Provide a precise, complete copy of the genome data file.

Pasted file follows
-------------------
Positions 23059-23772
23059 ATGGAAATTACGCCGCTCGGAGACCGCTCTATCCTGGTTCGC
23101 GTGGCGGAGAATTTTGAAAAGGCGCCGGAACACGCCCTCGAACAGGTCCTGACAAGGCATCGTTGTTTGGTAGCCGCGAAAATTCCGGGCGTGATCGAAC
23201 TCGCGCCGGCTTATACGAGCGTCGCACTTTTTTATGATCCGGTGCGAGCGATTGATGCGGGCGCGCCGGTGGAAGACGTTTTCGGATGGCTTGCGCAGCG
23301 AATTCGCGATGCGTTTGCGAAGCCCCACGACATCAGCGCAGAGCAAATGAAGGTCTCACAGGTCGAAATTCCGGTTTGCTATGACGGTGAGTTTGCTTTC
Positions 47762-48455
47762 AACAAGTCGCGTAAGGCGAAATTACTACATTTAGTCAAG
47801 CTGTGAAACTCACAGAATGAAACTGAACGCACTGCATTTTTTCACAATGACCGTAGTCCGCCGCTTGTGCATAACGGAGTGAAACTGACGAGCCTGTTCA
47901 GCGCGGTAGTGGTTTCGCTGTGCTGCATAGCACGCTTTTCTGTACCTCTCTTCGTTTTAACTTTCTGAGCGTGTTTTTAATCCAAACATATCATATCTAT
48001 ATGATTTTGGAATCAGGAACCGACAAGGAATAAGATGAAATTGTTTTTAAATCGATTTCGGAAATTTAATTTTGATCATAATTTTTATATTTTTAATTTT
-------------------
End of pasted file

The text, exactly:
Positions 23059-23772
23059 ATGGAAATTACGCCGCTCGGAGACCGCTCTATCCTGGTTCGC
23101 GTGGCGGAGAATTTTGAAAAGGCGCCGGAACACGCCCTCGAACAGGTCCTGACAAGGCATCGTTGTTTGGTAGCCGCGAAAATTCCGGGCGTGATCGAAC
23201 TCGCGCCGGCTTATACGAGCGTCGCACTTTTTTATGATCCGGTGCGAGCGATTGATGCGGGCGCGCCGGTGGAAGACGTTTTCGGATGGCTTGCGCAGCG
23301 AATTCGCGATGCGTTTGCGAAGCCCCACGACATCAGCGCAGAGCAAATGAAGGTCTCACAGGTCGAAATTCCGGTTTGCTATGACGGTGAGTTTGCTTTC
Positions 47762-48455
47762 AACAAGTCGCGTAAGGCGAAATTACTACATTTAGTCAAG
47801 CTGTGAAACTCACAGAATGAAACTGAACGCACTGCATTTTTTCACAATGACCGTAGTCCGCCGCTTGTGCATAACGGAGTGAAACTGACGAGCCTGTTCA
47901 GCGCGGTAGTGGTTTCGCTGTGCTGCATAGCACGCTTTTCTGTACCTCTCTTCGTTTTAACTTTCTGAGCGTGTTTTTAATCCAAACATATCATATCTAT
48001 ATGATTTTGGAATCAGGAACCGACAAGGAATAAGATGAAATTGTTTTTAAATCGATTTCGGAAATTTAATTTTGATCATAATTTTTATATTTTTAATTTT